UK government legislation states all public sector websites and apps must be accessible and feature an accessibility statement as per the Equality Act 2010 (UK). In addition the UN Convention on the Rights of Persons with Disabilities recognised access to information and communications technologies, including the Web, as a basic human right. Whilst there’s sound argument to make your website accessible from a business point of view, the flip side is that by not doing so could also end up costing you in legal bills if an issue were to arise.
Our web accessibility process
Planning & strategy
We begin our digital projects with discovery and planning stages, where we work with our clients to understand the audience types and assess the importance of web accessibility based on audience needs.
There are various levels of WCAG accessibility standards and in the early stages of our projects we work to tailor the approach based on the agreed level of accessibility standard, for example AA or AAA. This means we can then proceed with design and development with these guidelines adhered to.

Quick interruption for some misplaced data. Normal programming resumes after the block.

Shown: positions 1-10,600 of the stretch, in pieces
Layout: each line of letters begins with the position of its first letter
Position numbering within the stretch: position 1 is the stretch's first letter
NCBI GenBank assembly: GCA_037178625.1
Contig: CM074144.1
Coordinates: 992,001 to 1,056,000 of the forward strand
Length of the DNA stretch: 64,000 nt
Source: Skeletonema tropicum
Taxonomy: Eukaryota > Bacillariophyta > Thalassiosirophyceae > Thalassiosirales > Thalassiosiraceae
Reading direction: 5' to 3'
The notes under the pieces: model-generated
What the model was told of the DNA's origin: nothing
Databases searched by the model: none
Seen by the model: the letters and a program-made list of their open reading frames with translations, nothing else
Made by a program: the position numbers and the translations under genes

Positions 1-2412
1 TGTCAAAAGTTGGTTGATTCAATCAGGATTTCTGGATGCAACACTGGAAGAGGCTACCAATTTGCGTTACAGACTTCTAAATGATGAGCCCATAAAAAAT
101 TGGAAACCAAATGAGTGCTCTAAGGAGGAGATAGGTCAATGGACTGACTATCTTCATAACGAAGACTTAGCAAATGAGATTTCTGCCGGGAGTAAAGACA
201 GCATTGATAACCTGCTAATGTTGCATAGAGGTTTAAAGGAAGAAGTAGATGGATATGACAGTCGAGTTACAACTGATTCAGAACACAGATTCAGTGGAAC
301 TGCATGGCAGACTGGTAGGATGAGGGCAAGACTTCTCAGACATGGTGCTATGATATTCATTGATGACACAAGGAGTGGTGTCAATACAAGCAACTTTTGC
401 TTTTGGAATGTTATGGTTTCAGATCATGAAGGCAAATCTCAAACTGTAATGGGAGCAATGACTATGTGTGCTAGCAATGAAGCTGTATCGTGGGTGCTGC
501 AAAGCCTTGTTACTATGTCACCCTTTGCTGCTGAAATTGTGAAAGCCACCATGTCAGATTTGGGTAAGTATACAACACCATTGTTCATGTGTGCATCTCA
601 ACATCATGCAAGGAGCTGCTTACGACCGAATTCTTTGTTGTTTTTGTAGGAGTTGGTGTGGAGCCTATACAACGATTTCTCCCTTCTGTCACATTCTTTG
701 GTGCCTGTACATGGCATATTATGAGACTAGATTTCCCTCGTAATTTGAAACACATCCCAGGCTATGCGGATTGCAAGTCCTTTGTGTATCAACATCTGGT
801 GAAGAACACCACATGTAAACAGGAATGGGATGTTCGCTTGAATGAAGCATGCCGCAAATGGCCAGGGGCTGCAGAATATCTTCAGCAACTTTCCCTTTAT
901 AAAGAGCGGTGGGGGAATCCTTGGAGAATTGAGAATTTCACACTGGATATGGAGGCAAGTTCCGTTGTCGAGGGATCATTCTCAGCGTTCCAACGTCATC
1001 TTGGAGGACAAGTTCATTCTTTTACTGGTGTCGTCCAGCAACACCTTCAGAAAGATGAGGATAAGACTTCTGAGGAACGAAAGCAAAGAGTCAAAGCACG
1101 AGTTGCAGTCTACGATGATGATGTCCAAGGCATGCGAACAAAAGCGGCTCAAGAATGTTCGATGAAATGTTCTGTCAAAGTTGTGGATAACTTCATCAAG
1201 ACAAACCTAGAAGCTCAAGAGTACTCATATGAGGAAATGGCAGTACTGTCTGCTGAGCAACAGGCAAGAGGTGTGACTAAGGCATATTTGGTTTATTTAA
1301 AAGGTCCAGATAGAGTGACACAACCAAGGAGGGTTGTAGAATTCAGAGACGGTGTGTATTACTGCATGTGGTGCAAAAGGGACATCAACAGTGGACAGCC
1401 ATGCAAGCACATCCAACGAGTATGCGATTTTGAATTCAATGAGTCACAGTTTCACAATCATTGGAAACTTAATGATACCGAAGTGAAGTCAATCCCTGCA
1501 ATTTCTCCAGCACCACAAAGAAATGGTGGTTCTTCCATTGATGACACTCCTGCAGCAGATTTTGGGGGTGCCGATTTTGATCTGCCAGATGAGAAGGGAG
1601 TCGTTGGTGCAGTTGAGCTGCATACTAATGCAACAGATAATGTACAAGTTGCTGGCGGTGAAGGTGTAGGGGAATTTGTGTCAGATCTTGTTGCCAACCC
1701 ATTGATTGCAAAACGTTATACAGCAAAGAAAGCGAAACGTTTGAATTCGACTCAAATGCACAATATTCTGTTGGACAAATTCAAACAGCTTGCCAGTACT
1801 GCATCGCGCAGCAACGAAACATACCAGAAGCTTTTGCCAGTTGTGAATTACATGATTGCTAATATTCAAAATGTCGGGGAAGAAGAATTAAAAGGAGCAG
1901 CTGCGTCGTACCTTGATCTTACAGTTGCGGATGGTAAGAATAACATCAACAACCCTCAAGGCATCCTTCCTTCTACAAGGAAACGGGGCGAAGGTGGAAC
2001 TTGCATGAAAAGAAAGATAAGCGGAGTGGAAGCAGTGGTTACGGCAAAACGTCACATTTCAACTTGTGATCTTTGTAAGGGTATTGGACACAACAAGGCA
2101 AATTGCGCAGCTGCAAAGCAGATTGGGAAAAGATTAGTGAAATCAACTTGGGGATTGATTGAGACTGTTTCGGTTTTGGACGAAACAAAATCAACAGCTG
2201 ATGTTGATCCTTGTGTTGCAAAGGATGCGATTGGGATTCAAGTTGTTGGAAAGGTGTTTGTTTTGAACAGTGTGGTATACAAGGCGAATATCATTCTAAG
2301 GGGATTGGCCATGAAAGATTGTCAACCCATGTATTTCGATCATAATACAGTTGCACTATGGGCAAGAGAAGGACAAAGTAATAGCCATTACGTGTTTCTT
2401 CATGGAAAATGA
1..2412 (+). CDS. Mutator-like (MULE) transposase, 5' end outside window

One of the first steps we take in the design process is to audit the brand colours to check the contrast between each colour pairing.
This is measured with a score between 1-21 and most often represented as a ratio where 21:1 represents the highest contrast that exists between pure black and white.
This number informs whether the combinations of those colours can be used for text throughout the website by following the WCAG 2.0 guide below.